November 28, 2011 - The 17th Conference of the Parties (COP17) to the United Nations Framework Convention on Climate Change (UNFCCC) is underway in Durban, South Africa, from November 28 –December 9, 2011. ADB believes the talks must continue to put Asia and the Pacific at the forefront of global efforts to curb greenhouse gas emissions and to help countries adapt to new economic and social threats.
“The region, with over 50% of the world’s population and two-thirds of its poor, is deeply vulnerable to climate change-linked events such as rising sea levels and increasingly severe droughts and floods,” said ADB Vice-President Bindu Lohani. “Without coordinated international action to help address climate change, Asia’s extraordinary growth and poverty reduction achievements of the past three decades will be undermined, and this in turn will hurt the global economy.”
Geography compounded with high levels of poverty and population density has rendered Asia and the Pacific countries especially vulnerable to the impacts of climate change. Climate change is real and the region faces daunting climate-related development challenges. Some of the impacts are predicted to be in the form of new challenges (such as sea-level rise) and others as age-old threats made more severe by climate change (such as flooding or drought).
The likely impacts of climate change in the form of higher temperatures, more variable precipitation, and more extreme weather events are already felt in many countries in the region. The region will need to adapt to those changes and reduce their exposure to climate risks. Yet few developing countries in the region are well adapted to even current climate variations.
The effects of global warming are unfair. Climate change impacts the poor disproportionately because they depend heavily on climate-sensitive natural resources and subsist in an environment of scarcity where even small shocks can cause irreversible loss. Hence, climate change poses an additional risk to development and could potentially delay or reverse the attainment of many of the Millennium Development Goals, including those on poverty eradication, child mortality, vector-borne diseases, and environmental sustainability.
The region has thousands of islands, many below or just a few feet above sea level, and is endowed with some of the most important marine resources of the world, including coral reefs, a wide range of fish species, and other biodiversity. Livelihoods of millions are derived in large part from forestry, fishery, and tourism. The region’s ecosystems are already stressed and climate change will intensify many existing stresses caused by unsustainable resource use.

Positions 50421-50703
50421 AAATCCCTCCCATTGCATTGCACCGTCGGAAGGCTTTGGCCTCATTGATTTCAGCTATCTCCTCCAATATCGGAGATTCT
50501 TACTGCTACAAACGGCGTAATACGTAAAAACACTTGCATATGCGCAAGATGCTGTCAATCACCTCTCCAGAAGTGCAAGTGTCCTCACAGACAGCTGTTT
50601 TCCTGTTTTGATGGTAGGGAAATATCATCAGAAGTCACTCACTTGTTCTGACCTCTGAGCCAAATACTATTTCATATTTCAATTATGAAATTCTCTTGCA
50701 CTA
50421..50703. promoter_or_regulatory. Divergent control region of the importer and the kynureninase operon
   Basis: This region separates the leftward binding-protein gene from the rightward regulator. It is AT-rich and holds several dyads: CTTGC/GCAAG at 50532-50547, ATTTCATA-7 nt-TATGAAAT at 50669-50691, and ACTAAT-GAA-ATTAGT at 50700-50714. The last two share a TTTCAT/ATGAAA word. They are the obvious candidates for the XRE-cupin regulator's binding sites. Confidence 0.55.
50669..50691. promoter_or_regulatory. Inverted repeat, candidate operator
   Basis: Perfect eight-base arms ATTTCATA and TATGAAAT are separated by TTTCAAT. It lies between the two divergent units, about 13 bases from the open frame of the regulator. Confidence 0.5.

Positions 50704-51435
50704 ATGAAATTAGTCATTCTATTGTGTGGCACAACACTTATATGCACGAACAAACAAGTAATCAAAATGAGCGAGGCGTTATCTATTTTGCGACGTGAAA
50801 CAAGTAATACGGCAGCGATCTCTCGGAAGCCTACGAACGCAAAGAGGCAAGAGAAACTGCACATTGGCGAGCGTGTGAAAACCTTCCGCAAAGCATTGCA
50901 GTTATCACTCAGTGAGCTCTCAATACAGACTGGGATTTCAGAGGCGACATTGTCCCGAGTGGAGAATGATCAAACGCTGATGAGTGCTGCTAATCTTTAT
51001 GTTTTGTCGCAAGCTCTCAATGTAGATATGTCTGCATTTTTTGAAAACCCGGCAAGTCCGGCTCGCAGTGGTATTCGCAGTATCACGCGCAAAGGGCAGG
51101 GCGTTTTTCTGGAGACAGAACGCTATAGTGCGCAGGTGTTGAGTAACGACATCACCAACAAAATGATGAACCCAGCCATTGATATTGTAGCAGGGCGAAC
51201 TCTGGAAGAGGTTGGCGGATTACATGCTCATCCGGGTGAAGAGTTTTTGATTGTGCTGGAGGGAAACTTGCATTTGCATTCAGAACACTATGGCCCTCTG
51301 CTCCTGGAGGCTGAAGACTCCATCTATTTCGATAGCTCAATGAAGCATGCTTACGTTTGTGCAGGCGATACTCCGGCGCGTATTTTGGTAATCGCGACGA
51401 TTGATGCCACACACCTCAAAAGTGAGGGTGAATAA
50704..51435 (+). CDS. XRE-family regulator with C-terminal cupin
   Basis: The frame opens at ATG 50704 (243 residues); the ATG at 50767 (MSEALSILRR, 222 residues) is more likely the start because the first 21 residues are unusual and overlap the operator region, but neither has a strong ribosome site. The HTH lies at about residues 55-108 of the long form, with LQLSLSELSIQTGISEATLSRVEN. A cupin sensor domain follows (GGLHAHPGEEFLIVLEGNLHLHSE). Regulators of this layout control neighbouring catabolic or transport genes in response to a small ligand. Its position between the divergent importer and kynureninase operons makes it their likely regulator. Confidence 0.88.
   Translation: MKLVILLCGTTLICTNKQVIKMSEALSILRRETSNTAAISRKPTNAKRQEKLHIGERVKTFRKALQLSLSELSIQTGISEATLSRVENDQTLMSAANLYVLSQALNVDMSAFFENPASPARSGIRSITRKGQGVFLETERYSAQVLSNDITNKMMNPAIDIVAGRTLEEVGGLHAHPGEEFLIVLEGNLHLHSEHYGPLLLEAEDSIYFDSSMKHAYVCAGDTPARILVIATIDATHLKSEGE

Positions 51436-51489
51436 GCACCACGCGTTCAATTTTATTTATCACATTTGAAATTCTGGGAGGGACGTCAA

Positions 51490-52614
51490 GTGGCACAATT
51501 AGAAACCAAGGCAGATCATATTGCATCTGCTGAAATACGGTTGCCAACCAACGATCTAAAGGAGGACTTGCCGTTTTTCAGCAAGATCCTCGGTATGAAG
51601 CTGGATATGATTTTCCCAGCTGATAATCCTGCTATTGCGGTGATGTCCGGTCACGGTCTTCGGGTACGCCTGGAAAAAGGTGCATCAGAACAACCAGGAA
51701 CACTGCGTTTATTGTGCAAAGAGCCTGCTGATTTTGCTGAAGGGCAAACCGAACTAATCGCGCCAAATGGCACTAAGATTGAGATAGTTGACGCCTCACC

Sea-level rise represents an existential threat to many small island nations. Being land scarce and low lying, they are exposed to the risks of intensifying weather events such as damage caused by inundation, extreme winds, and flooding from storms.
Many of these islands have more territorial sea than land. With future sea levels projected to increase in the range of 10 to 100 centimeters by the year 2100, many of the island nations - Kiribati, Fiji, Vanuatu, the Marshall Islands, the Maldives, the Cook Islands, Tuvalu and the Solomon Islands - could be submerged in the worst-case scenarios.
Sea-level rise is also a major source of concern for coastal urban areas and for the fertile delta systems, which are threatened by both inundation and salt water intrusion.
The region is highly susceptible to natural disasters. In 2010, more than 30 million people in Asia and the Pacific were displaced by weather-related environmental disasters, and that pattern is likely to continue and grow.
Impacts ranging from higher temperatures to more variable precipitation and more extreme weather events are already being felt in the form of regular droughts, floods, and tropical cyclones. With climate change the frequency and incidence of such natural disasters is projected to increase. Recent floods in Cambodia, Pakistan, Philippines, the People Republic of China (PRC) and Thailand offer a somber lesson.
Thailand’s recent flooding has been described as its worst in over 50 years. There have been over 600 reported deaths and over 3 million people affected. It is estimated the country’s gross domestic product could decline by up to 2% as a result of the devastation.
As climate-related risks intensify, there will be a need to respond proactively to build resilience through prevention and preparedness rather than through relief and response.
The region has some of the fastest growing cities in the world. The United Nations estimates that by 2020, 13 of the world’s 25 megacities, most of them situated in low-lying coastal areas, will be in Asia and the Pacific. In many megacities, more than half the population is crowded into densely populated slums that are at risk from flooding and where settlements lack basic protective infrastructure.
Climate change will likely exacerbate existing pressures on key resources associated with growth, urbanization and industrialization. Without a substantial investment in basic amenities and infrastructure in these large cities, climate change will worsen existing vulnerabilities.
ADB has been providing wide ranging financial and technical assistance to its developing member countries to help them move onto low-carbon and climate-resilient growth paths. In 2011, ADB's clean energy investment is expected to be more than $1.8 billion, putting it well on track to reach the $2 billion annual target by 2013. It is also supporting sustainable transport, national and regional adaptation planning and investments, and clean technology cooperation and knowledge sharing.
ADB’s climate change interventions over the last three years spanned more than 110 projects in over 40 countries, involving an investment of about $10 billion.